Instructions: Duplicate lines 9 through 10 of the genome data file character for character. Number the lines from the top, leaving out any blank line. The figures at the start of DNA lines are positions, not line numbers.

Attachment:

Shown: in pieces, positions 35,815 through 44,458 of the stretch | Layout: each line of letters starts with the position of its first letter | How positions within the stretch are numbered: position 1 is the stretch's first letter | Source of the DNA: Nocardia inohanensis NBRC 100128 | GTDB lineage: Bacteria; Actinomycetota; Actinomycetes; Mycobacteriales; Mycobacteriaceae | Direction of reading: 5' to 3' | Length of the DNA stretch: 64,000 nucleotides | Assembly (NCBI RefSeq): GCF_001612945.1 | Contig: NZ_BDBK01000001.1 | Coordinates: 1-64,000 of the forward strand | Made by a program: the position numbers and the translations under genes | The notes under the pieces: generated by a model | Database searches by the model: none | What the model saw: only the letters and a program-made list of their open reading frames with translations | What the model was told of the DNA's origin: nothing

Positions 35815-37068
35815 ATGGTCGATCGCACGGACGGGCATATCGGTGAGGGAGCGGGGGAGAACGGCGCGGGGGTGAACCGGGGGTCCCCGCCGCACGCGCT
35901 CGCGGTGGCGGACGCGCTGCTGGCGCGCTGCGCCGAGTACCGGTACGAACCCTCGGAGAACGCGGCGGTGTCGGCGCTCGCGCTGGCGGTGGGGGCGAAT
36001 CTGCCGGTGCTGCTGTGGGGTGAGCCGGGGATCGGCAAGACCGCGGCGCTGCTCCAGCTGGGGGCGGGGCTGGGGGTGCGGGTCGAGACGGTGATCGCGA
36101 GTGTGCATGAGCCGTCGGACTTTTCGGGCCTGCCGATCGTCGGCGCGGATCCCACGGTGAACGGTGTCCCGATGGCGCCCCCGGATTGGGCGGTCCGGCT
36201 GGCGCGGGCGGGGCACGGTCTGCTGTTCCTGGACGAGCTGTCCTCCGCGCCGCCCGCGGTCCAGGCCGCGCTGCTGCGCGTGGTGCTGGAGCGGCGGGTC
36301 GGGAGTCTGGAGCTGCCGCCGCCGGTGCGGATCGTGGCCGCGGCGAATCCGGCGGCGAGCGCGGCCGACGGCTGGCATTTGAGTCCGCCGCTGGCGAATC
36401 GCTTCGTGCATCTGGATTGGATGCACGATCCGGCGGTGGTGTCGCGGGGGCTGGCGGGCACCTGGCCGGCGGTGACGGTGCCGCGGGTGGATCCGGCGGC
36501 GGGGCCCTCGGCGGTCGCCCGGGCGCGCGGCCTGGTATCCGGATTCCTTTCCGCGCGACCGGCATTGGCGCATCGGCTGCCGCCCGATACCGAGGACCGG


36401 GCTTCGTGCATCTGGATTGGATGCACGATCCGGCGGTGGTGTCGCGGGGGCTGGCGGGCACCTGGCCGGCGGTGACGGTGCCGCGGGTGGATCCGGCGGC
36501 GGGGCCCTCGGCGGTCGCCCGGGCGCGCGGCCTGGTATCCGGATTCCTTTCCGCGCGACCGGCATTGGCGCATCGGCTGCCGCCCGATACCGAGGACCGG